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This document provides information for Unit Testing and Integration Testing of your services using Rio. Rio provides classes to assist in the setup and execution of services for either testing approach. Rio itself has test cases that use the integration testing framework built on JUnit. We will review this framework in this section.

Rio provides integration testing, allowing the integration testing of your services together; with or without the the instantiation of Rio infrastructure services. This section will discuss both options.

Unit Testing

Unit testing services using Rio can be done using one of many testing frameworks. The examples provided with Rio use JUnit and the Failsafe Maven plugin. The goal going into this is to unit test your service without having to instantiate the Rio infrastructure services (Provision Monitor, Cybernode, Lookup).

The example below illustrates how an opstring composed of multiple services that use associations can be tested. In this scenario, the Calculator service has the Addition, Subtraction, Multiply and Divide services injected into it. All of these services are created and injected as they would be in an actual Rio deployment, but in our scenario they are bootstrapped locally.

This occurs because Rio provides an extension for a local LookupCache to be used, one that is wired into the lifecycle events of a service being instantiated by a Cybernode.

/**
 * Example testing the Calculator service and it's required services from the
 * OperationalString
 */
@RunWith(Parameterized.class)
public class ITCalculatorTest extends ITAbstractCalculatorTest {
    String opstring;
    Calculator calculator;

    @Parameterized.Parameters
    public static Collection<Object[]> data() {
        String opstring = System.getProperty("opstring");
        Assert.assertNotNull("no opstring given", opstring);
        return Arrays.asList(new Object[][] {{ opstring }});
    }

    public ITCalculatorTest(String opstring) {
        this.opstring = opstring;
    }

    @Before
    public void setupCalculator() throws Exception {
        StaticCybernode cybernode = new StaticCybernode();
        Map<String, Object> map = cybernode.activate(new File(opstring));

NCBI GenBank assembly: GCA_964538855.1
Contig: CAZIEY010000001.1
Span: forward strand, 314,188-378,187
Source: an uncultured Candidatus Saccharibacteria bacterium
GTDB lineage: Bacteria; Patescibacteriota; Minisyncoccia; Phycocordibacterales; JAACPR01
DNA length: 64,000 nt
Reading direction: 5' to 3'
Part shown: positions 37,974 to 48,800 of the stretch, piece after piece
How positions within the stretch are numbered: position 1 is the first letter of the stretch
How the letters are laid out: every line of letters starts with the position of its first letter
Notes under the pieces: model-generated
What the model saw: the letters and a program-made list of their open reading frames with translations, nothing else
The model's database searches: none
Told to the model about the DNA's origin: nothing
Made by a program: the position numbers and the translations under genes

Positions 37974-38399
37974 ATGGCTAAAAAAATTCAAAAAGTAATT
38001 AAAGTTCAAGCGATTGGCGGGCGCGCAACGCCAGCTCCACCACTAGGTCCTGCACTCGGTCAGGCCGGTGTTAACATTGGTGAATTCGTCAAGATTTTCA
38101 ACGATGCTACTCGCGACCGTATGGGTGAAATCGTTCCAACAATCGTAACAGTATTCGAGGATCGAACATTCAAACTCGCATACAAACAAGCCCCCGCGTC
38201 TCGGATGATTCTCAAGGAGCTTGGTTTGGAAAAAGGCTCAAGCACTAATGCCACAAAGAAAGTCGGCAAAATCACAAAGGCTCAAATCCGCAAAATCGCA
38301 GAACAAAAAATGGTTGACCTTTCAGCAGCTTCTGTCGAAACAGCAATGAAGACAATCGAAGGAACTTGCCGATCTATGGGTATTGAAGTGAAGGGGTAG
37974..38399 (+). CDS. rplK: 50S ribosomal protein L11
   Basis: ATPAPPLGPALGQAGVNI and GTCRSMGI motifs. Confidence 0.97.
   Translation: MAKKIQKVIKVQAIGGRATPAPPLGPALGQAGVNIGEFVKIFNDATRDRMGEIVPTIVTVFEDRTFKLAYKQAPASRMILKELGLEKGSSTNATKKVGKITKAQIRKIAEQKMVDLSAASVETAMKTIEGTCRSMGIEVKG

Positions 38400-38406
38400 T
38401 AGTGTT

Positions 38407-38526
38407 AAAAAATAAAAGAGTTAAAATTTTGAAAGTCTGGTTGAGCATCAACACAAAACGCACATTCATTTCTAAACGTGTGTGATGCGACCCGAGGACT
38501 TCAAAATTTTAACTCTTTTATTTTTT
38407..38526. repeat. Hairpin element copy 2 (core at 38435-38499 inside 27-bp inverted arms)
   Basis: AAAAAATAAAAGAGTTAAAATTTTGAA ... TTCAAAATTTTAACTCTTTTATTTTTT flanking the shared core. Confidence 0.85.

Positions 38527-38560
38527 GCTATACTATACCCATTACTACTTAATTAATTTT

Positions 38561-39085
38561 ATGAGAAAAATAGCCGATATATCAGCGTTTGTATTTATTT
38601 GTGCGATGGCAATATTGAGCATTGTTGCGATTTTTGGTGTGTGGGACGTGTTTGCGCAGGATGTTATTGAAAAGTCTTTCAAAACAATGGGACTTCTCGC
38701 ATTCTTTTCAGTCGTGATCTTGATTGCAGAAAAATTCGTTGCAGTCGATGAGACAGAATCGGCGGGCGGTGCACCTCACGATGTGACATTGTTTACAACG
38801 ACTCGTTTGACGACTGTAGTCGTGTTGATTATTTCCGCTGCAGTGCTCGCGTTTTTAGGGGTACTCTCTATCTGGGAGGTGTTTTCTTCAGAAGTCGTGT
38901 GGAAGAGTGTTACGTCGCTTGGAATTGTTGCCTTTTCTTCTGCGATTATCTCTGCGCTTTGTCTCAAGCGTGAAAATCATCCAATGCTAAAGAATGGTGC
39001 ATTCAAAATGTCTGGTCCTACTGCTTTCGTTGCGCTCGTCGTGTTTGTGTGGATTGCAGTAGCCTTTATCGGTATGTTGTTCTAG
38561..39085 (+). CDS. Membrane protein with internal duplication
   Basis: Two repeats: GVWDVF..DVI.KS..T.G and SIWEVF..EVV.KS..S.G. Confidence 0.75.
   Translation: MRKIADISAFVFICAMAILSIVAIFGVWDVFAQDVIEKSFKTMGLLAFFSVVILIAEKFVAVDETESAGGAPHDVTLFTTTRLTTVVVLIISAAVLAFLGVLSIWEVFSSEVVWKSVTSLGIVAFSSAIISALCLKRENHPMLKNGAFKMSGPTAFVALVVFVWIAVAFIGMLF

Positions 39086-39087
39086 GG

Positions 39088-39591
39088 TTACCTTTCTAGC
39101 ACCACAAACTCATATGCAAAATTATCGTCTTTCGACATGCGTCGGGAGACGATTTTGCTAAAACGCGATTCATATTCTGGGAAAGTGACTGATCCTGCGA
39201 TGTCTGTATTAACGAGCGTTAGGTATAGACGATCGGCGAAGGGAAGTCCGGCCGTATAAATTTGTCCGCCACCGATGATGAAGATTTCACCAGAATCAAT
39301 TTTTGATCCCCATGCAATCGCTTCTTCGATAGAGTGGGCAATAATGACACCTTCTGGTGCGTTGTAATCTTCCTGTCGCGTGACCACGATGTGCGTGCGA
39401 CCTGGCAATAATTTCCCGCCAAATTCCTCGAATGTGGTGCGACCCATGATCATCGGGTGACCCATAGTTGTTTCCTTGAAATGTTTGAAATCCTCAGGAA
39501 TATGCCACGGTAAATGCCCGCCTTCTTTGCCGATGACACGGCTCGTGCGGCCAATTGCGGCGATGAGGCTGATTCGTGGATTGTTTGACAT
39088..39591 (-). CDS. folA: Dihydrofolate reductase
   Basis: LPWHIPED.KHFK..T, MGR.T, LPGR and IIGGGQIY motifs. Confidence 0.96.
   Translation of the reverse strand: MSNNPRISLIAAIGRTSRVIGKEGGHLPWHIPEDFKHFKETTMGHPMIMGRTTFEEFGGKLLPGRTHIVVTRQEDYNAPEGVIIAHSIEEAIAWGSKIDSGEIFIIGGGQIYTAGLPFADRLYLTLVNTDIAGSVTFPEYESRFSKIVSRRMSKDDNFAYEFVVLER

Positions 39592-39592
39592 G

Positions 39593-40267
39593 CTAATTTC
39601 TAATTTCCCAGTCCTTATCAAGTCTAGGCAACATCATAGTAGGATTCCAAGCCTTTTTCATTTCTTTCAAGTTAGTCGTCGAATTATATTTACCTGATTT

for (Map.Entry<String, Object> entry : map.entrySet()) {
            String beanName = entry.getKey();
            Object beanImpl = entry.getValue();
            if (beanName.equals("Calculator"))
                calculator = (Calculator) beanImpl;
        }
    }

    @Test
    public void testBean() throws RemoteException {
        testService(calculator);
    }

}

In the setupCalculator() method, the org.rioproject.cybernode.StaticCybernode is created and passed the opstring provided as a property when configuring the Failsafe plugin.

The StaticCybernode instantiates the service(s) declared in the opstring, and returns a java.util.Map composed of key value pairs mapping to the ServiceBean names, and each respective service implementation.

In order to used the returned service implementation, you must cast it accordingly.

StaticCybernode.activate() can instantiate all the services in your opstring or just specific services. If you want to create specific services, pass in the name (as found in the opstring) for the service(s) you want.

The corresponding opstring for the Calculator example is shown below. Note the association declarations.

import org.rioproject.config.Constants

deployment(name:'Calculator') {
    groups System.getProperty(Constants.GROUPS_PROPERTY_NAME,
                              System.getProperty('user.name'))

    artifact id:'service', 'org.rioproject.examples:calculator:1.0'
    artifact id:'service-dl', 'org.rioproject.examples:calculator:dl:1.0'

    service(name: 'Calculator') {
        interfaces {
            classes 'org.rioproject.examples.calculator.Calculator'
            artifact ref:'service-dl'
        }
        implementation(class:'org.rioproject.examples.calculator.service.CalculatorImpl') {
            artifact ref:'service'
        }
        associations {
            ['Add', 'Subtract', 'Multiply', 'Divide'].each { s ->
                association name:"$s", type:'requires', property:"${s.toLowerCase()}"
            }
        }
        maintain 1
    }

    ['Add', 'Subtract', 'Multiply', 'Divide'].each { s ->
        service(name: s) {
            interfaces {
                classes "org.rioproject.examples.calculator.$s"
                artifact ref:'service-dl'
            }
            implementation(class: "org.rioproject.examples.calculator.service.${s}Impl") {
                artifact ref:'service'
            }
            maintain 1
        }
    }
}

It is important to remember that the StaticCybernode utility requires that all necessary classes (and resources) are in the classpath of the JVM in order to activate the service bean(s). Although the opstring(s) may have resources/artifacts defined, all classes must be in the classpath of the JVM.

Integration Testing Using Rio Infrastructure Services

The Rio test infrastructure provides a way to bootstrap core Rio infrastructure services (Provision Monitor, Cybernode, Lookup Service, Webster) as part of your integration test case. The test infrastructure is built on JUnit 4.5+, and is what Rio itself uses as part of it's supplied project tests.

When writing a JUnit test case, your test case code needs to simply use the following annotation:

@RunWith(RioTestRunner.class)
public class MyTest {
...
}    

The org.rioproject.test.RioTestRunnner class is a custom extension of org.junit.runners.BlockJUnit4ClassRunner that provides the functionality of the Rio Test Framework to standard JUnit 4.5+ tests.

The RioTestRunnner also provides support for the following annotations:

@SetTestRunner
Defines the property to invoke to set the TestManager. The TestManager will be injected by the RioTestRunner prior to test case method invocation.

public class MyTest {